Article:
Police are Not the Enemy

Winnipeg Police Indigenous Patrol Sergeant Edith Turner

Over the last twenty years the WPS has become a diverse organization with representation from every demographic and ethnic origin in our City.

That includes significant representation from the Indigenous community.

In 1998, the WPS employed ninety-nine (99) Indigenous sworn police officers and one (1) Indigenous civilian member.*

Today, the WPS employs one hundred & twenty-four (124) Indigenous sworn police officers, four (4) Indigenous Cadets and twenty-nine (29) Indigenous civilian members.*

Indigenous people need to know police are not the enemy.

Every day, in every community across Canada, police officers are working to keep Indigenous men, women and children safe.

Every day, in every community across Canada, police officers support Indigenous victims of crime and seek justice for them.

Just, not according to Pam Palmater.

“You can believe whatsoever you like, but the truth remains the truth, no matter how sweet the lie may taste.” – Michael Bassey Johnson


*Source: 1998 & 2016 WPS Annual Reports.

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7 Comments

  1. It is unfortunate that the “sides” on this issue and many like it will refuse to read the views of those in opposition let alone participate in a moderated debate. As long as our attention span and interest is limited to 30 sec or less we will be held hostage to headline craft and click bait incendiary words. The mistakes of the past will not heal in 30 seconds and will require all the humanity and respect we can muster.

  2. After 20 years on the front lines, I believe I have earned the right to have an opinion and an informed one at that.

    I have said this before (and there are many who should pay attention), the street cop is the friend of the poor, champion of the marginalized and the defender of the weak. He is the anti-bully, the consequence in places most others seldom care to venture and more often than not, the only one who actually cares when it’s unfashionable to care. He does it quietly, without fanfare or recognition and his actions are only known by those to whom they are most meaningful.

    Many of these lost souls were exploited in life. Equally reprehensible however, is to see them further exploited in death by those who were nowhere to be found during their darkest times.

    Good work Jimmy

  3. James G Jewell

    Travis;

    Thank you for weighing in…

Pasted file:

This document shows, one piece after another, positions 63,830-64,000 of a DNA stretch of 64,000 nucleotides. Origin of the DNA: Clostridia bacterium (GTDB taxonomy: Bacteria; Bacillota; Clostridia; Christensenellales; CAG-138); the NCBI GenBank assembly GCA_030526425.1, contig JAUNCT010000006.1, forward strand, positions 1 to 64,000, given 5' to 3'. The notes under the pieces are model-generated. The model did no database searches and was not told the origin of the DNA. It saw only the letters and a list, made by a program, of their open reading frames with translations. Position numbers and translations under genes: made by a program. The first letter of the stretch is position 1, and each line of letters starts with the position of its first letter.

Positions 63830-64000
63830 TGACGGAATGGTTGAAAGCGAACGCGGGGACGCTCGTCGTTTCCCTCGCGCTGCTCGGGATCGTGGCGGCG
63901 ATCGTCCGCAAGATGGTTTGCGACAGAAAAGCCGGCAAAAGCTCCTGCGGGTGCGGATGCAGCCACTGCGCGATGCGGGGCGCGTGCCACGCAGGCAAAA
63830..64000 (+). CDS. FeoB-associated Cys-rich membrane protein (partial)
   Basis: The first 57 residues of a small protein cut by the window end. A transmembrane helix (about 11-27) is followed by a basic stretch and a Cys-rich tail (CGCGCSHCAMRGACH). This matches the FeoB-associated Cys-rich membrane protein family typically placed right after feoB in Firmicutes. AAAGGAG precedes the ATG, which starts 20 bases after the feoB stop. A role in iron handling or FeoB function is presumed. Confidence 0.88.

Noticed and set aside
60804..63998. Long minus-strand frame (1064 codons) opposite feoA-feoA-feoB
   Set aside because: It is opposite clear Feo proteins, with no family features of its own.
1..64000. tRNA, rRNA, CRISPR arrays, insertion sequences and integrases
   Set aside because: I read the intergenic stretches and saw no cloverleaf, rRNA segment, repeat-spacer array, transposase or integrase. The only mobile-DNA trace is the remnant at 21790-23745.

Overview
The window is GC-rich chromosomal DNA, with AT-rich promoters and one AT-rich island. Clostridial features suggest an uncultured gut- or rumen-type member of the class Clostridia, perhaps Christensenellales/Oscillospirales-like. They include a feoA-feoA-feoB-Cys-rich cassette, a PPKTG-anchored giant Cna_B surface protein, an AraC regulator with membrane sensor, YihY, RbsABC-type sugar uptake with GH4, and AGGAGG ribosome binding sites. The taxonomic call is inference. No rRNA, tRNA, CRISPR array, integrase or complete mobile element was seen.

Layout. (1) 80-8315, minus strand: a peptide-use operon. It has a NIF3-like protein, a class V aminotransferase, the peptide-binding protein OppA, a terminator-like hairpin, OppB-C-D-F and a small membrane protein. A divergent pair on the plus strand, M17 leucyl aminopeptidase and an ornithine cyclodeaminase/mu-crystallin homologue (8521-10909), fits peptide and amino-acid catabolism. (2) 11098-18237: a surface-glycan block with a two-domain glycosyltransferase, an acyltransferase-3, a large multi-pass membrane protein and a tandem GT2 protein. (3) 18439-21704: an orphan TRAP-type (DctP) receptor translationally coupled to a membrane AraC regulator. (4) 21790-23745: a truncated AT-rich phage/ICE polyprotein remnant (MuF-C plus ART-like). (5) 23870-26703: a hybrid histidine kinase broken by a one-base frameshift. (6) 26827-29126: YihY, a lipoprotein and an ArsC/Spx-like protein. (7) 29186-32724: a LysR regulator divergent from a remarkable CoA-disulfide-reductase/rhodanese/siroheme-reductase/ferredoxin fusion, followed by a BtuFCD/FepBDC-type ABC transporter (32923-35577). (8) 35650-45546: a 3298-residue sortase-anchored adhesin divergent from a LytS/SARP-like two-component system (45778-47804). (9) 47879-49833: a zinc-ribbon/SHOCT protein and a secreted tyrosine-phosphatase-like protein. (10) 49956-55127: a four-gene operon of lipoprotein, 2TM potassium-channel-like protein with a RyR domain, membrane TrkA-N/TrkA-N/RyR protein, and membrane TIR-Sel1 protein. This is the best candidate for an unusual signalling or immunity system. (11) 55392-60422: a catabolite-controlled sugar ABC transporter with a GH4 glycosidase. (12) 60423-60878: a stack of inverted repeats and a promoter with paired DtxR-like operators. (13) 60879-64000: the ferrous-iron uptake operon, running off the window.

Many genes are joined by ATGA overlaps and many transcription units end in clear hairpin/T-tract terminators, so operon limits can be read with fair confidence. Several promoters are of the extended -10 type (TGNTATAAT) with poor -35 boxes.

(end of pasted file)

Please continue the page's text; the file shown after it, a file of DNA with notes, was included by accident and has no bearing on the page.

Regarding the issues you raise relative to citations or references to research in the fact section.

    I’ve referenced the statistics provided by RCMP National Operational Review reports ad nauseam in my writings on this issue. Those statistics tell us 90% of Indigenous women are killed in domestic or family violence or by someone known to them.

    Those statistics are entirely consistent with my own analysis conducted on homicides cases of Indigenous women in the City of Winnipeg.

    All these statistics are verifiable.

    I’ve kept a database on homicide files in Winnipeg since 1999.

    All verifiable if someone wants to do the work.

    The 100% WPS solvency rates in 1999, 2000, 2004 & 2014 are matters of record and are verifiable.

    I can also verify these stats from an experiential perspective because I worked in the unit for three of those four years.

    The statistics regarding Indigenous victimization and perpetrators are contained in my own data base and are verifiable.

    You are the first person to ever question the accuracy of this information.

    In 2018, 3 of 4 homicide victims in Winnipeg were of Indigenous origin. A total of 6 of the 8 perpetrators are all of Indigenous origin. (Two young offenders were not identified because their identity is protected under the YCJA but we can make an assumption they are Indigenous as well as the 3 co-accused adult offenders are all Indigenous.)

    The over-representation of Indigenous people as victims and perpetrators in homicide continues and I see no change on the horizon as the issues that create the violence still exists.